Louis Charpentier writes: "Let us spare a thought for those who century after century, took the pilgrims staff, whether they were Christian or otherwise, and set out by roads that were hardly tracks, across rivers that were hardly fordable, through forests where the wolf hunted in packs, through marshes of shifting mud in which poisonous snakes lurked; subjected to rain, wind, hail and sun, at night the only shelter a flap of tunic pulled over the head: all this having left home and family not knowing if they would ever see them again, in order to reach at least once in their lives a place that was holy."
While our experience is not the same way as those early pilgrims, we still have many opportunities for pilgrimage. The mark of a pilgrimage is that it is an intentional journey and that we, either physically or emotionally, leave home. We embark, not knowing exactly where we are going or what the outcome will be, but we know we are on a road, we know we are seeking the sacred. For example, the Lenten season itself is an intentional journey inward, stepping over the threshold at Ash Wednesday, continuing through the stations of the Meditation booklet, the Wednesday Taize services, and the Maundy Thursday service until we arrive at Easter morning.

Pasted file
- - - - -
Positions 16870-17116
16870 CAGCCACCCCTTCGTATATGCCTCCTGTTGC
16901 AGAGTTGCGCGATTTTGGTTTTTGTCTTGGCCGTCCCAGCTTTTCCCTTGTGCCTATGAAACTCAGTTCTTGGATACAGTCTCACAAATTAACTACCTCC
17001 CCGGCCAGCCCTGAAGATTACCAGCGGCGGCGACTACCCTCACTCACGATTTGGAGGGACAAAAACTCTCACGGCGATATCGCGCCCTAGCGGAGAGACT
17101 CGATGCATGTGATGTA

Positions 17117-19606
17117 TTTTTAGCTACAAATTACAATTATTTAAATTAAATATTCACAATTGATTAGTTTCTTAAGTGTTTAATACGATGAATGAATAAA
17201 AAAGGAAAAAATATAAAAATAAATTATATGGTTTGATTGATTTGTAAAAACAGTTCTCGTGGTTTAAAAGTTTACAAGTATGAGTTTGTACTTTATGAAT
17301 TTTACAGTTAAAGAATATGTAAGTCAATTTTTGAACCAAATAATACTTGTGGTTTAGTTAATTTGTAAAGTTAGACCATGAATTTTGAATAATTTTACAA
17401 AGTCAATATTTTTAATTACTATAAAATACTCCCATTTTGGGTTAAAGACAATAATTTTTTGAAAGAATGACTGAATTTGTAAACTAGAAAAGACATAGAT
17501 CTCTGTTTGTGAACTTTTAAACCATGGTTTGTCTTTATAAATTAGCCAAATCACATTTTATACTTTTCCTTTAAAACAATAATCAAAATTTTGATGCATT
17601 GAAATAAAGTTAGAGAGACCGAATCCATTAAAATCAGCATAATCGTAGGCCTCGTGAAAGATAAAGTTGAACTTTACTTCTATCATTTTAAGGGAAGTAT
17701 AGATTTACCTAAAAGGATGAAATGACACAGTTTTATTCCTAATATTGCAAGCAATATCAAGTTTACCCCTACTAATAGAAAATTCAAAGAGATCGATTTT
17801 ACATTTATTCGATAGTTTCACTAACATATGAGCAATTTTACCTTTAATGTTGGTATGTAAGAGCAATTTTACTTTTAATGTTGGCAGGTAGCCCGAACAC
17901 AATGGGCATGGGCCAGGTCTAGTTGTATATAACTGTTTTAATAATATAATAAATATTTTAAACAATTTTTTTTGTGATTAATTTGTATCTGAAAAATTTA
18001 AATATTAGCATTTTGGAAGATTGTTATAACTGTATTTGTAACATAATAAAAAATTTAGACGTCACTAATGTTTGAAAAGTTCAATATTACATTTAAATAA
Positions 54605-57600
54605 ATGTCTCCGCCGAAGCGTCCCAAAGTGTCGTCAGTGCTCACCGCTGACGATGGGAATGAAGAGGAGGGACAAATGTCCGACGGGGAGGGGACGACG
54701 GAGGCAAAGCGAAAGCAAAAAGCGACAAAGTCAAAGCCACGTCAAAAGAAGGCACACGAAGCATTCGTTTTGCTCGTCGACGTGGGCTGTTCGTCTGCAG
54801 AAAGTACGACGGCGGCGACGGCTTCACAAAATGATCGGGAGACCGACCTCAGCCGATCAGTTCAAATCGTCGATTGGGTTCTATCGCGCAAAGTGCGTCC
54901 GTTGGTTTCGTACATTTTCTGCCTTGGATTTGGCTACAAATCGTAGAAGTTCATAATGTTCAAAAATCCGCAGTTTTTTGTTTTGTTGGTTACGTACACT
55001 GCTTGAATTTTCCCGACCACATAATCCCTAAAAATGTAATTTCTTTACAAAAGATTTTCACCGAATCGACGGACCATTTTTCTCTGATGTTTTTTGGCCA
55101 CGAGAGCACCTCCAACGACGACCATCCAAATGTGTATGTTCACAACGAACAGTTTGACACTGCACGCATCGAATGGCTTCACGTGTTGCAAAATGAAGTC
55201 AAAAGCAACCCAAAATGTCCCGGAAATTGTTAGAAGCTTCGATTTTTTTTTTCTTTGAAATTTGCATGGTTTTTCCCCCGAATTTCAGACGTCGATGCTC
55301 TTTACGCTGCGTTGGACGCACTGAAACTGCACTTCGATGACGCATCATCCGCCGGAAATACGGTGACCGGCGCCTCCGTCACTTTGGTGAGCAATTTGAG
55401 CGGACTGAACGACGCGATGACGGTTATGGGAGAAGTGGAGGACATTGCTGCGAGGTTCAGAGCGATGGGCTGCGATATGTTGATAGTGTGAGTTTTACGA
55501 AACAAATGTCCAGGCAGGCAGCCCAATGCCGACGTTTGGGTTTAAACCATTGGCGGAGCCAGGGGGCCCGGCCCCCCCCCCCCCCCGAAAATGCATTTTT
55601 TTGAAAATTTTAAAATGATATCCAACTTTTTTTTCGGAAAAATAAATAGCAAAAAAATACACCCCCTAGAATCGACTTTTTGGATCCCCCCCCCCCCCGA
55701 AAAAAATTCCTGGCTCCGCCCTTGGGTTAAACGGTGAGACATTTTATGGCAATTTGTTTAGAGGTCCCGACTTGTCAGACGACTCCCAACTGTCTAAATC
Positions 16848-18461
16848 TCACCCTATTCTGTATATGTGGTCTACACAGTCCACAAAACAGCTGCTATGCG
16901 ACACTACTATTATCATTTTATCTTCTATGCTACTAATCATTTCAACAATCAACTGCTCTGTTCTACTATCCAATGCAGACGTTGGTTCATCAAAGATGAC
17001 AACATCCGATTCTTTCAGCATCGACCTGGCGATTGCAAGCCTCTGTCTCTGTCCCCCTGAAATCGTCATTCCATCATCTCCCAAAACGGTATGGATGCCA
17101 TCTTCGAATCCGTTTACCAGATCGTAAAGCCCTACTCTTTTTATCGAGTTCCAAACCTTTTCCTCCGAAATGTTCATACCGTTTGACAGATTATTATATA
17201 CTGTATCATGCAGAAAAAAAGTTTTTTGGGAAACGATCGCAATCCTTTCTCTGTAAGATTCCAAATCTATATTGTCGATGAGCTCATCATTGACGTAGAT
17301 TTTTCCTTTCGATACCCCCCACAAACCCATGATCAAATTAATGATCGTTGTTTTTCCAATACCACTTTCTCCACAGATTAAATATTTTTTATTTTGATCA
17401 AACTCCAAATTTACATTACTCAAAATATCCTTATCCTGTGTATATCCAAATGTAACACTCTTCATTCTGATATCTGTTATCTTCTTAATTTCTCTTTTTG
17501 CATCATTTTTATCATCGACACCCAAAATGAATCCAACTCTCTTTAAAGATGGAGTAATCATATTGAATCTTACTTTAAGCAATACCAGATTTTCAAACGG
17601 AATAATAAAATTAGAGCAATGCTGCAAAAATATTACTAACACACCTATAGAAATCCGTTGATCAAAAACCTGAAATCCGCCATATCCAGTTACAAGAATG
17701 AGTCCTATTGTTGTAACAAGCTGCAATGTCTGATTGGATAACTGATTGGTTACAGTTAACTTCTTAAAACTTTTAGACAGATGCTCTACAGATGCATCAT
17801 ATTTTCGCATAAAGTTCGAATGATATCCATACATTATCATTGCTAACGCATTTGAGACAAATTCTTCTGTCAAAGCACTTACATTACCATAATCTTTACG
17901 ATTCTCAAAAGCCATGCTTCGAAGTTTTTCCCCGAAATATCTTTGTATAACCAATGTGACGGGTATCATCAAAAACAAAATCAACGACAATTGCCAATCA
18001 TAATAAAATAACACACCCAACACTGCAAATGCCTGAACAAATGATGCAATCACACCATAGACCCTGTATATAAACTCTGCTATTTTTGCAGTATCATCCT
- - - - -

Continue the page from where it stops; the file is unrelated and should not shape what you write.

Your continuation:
I also resonate with 3 year old Matthew Thoburns recognition of Retreat as a pilgrimage. Each year, I leave home to go on UCGs retreat and I journey to that place of water and trees and sky, passing into a luminal time of possibilities, in search of something I cannot even define. There are stations on my Retreat journey: the quiet settling-in, the large noisy Friday night circle transforming into the silent spiral of blessing, the laughter of the Talent Show, the learnings of the workshops, and the sense of community at the closing worship by the lake. For the past 20 years, I have shared the joy and sorrow of my life in the Communion circle on Friday night or Saturday morning: my search for a vocation and a calling, my childrens growth, my fathers death, my mothers move to Gainesville, my struggles with relationships, the bittersweet moments of my sons leaving home, the joy of their weddings, and now the birth of my grandchild. And always, at the end of Retreat, at the end of that pilgrimage, I realize that the story I came for is seldom the story I leave with and I return home, like a pilgrim, changed and changing.